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Jose Raul Capablanca vs Manhattan Chess Club
"Reuben and the Cuban" (game of the day Aug-16-2006)
Simul, 50b (1931) (exhibition), 7th Regiment Armory, New York, NY USA, Feb-12
Queen's Gambit Declined: Modern. Knight Defense (D51)  ·  0-1



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Given 31 times; par: 90 [what's this?]

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Kibitzer's Corner
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Aug-16-06  Yogi1991: Yogi1991: <Calli> No WMD's Idea is somewhat right but 39.Nf3 then it can responded by black by........Kb2 thus white is again down by a pawn....think
Aug-16-06  banjo: i looked at the game two times,
because i was so fascinated of
blacks game.sac a pawn,change the
heavy pieces,the march of the king.
it looks so easy,that's why he was
so a great champion.
and then.....oh,la,la
capa had white.ouch.
Premium Chessgames Member
  kevin86: A FINE finish... I looked like Capa would trap the black bishop-and he did-alas,there was no way to capture him. Fine was able to move his own king over to free the bishop from the soup. The same bishop had captured a knight that was the bounty for Fine's advanced pawn.
Premium Chessgames Member
  al wazir: There's a small improvement possible for white in the first line I gave, but black still wins:

39. Nf3 b5 40. e4 b4 41. e5 Kb2 42. e6 h2 43. e7 h1=Q 44. e8=Q Bxf3+ 45. Kd3 Qd1+ 46. Kc4 Qd5+ 47. Kxb4 a5+ 48. Ka4 Bg4 49. Qh8+ Kxa2, and white cannot stop Bd7+.

Aug-16-06  CapablancaFan: The endgame maestro, thinking Fine a patzer, quickly simplifies the game down to an ending. Mistake # 1. Normally, this method of play presented no problem for Cap, but at the time he could'nt have known how good Fine was.18.Nde2 to set of exchanges was premature. He should have maintained the tension a little longer. He let his opponent's king become an attacking piece, Mistake #2.The King's presence on d3 tied Cap's king down too much rendering it ineffective. After 30...Bc6 simple 31.g3 would have held the draw. Mistake #3. 31.h4 was simply trying to force a win that wasn't there. It was a simul, so lord knows how many people Cap was playing, so I can't be too hard on him. Good game by Fine.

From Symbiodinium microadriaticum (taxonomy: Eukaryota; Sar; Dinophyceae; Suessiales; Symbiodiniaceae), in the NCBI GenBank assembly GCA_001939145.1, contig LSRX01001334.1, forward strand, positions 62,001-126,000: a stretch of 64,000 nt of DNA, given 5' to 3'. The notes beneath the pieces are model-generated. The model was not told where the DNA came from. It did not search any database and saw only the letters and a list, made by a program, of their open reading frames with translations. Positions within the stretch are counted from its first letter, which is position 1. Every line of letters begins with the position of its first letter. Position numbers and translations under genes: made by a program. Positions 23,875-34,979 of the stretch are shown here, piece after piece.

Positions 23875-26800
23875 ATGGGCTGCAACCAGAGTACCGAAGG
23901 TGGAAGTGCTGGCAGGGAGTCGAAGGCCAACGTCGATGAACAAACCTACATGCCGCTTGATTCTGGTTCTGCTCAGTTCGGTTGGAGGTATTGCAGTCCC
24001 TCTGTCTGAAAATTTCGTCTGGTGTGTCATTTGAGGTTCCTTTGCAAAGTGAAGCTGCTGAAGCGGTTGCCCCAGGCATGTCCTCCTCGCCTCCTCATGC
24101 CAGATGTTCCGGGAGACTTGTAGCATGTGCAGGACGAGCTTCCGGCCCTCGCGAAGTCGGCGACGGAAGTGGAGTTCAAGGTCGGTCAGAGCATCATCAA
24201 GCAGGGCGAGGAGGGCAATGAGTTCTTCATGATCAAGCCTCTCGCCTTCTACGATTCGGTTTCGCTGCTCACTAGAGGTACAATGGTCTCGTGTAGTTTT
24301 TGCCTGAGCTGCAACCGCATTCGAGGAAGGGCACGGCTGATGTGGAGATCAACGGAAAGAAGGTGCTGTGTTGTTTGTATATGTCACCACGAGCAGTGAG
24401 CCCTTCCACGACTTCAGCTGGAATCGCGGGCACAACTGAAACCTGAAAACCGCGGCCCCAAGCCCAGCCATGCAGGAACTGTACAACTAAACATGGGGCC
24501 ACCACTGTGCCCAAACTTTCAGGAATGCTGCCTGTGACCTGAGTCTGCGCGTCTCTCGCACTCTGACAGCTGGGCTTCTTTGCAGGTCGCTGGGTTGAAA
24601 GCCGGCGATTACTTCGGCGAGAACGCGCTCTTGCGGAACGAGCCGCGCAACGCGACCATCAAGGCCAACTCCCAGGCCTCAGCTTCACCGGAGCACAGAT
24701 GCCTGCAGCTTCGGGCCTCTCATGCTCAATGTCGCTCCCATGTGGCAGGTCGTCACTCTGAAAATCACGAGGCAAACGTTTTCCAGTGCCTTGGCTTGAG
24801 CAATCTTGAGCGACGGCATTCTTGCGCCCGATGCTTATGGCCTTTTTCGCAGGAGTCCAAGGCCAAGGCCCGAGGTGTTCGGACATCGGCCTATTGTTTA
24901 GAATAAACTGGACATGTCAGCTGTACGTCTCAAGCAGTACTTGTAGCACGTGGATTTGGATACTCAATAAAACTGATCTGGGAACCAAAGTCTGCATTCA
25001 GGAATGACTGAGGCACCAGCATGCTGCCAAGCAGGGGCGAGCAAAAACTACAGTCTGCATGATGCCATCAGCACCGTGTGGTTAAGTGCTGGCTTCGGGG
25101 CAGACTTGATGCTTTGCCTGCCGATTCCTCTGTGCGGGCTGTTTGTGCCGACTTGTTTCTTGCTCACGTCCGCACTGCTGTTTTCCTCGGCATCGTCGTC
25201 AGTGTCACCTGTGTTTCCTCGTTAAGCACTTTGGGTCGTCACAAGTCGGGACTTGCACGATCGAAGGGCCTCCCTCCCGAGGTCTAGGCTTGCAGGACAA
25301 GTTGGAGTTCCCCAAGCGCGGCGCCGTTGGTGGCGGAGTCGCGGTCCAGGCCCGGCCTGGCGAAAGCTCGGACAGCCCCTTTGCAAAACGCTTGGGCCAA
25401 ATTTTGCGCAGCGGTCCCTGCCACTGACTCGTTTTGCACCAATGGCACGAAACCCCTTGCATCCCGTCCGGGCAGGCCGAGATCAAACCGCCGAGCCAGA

Aug-16-06  filipecea: <Phony Benoni: Black played this ending so well you'd swear he was Akiba Reubenfine.> LOL
Sep-02-06  Nikita Smirnov: Tought no one could beat Capablanca in the edings.
Premium Chessgames Member
  patzer2: <CapablancaFan> <After 30...Bc6 simple 31.g3 would have held the draw.> After 31. g3??, Black wins a piece and the game with 31...Bf3!
Premium Chessgames Member
  patzer2: Perhaps 39. Nf3 a5! 40. e4 Bxf3+ 41. Kxf3 Kd3 42. Kg3 Kxe4 43. Kxh3 Kf3 44. Kh4 Kxf2 45. Kg4 = (0.00 @ 27 depth, Fritz 8) is enough for the draw.
Premium Chessgames Member
  patzer2: <al wazir: After 39. Nf3 (<WMD>'s suggestion) b5 40. e4 (I don't see any good alternative here for white) b4 41. e5 Kb2 42. e6 h2, white's position looks precarious.> White's position here is not precarious. It's winning.

Here's one decisive line played out on Fritz 8:

39... b5 40. e4! b4 41. e5 Kb2 42. e6! h2
43. Nxh2 Bd5 44. e7! Bf7 45. Nf3! Kxa2 46. Nd2! and White is winning.

Play might continue 46...a5 47. f4 Ka3 48. Kd3 a4 49. bxa4 Kxa4 50. Ke4 Ka3 51. Kf5 Kb2 52. Nc4+ Kc3 53. Na5 Kd4 54. Kf6 Be8 55. f5 Kd5 56. Kg7 b3 57. Nxb3 Kc4 58. Na5+ Kb5 59. Nb7 Kc6 60. Nd8 .

Sep-07-06  CapablancaFan: <patzer2> Oh, you quite correct, I missed that. Not all of us have our engines running 24/7:-)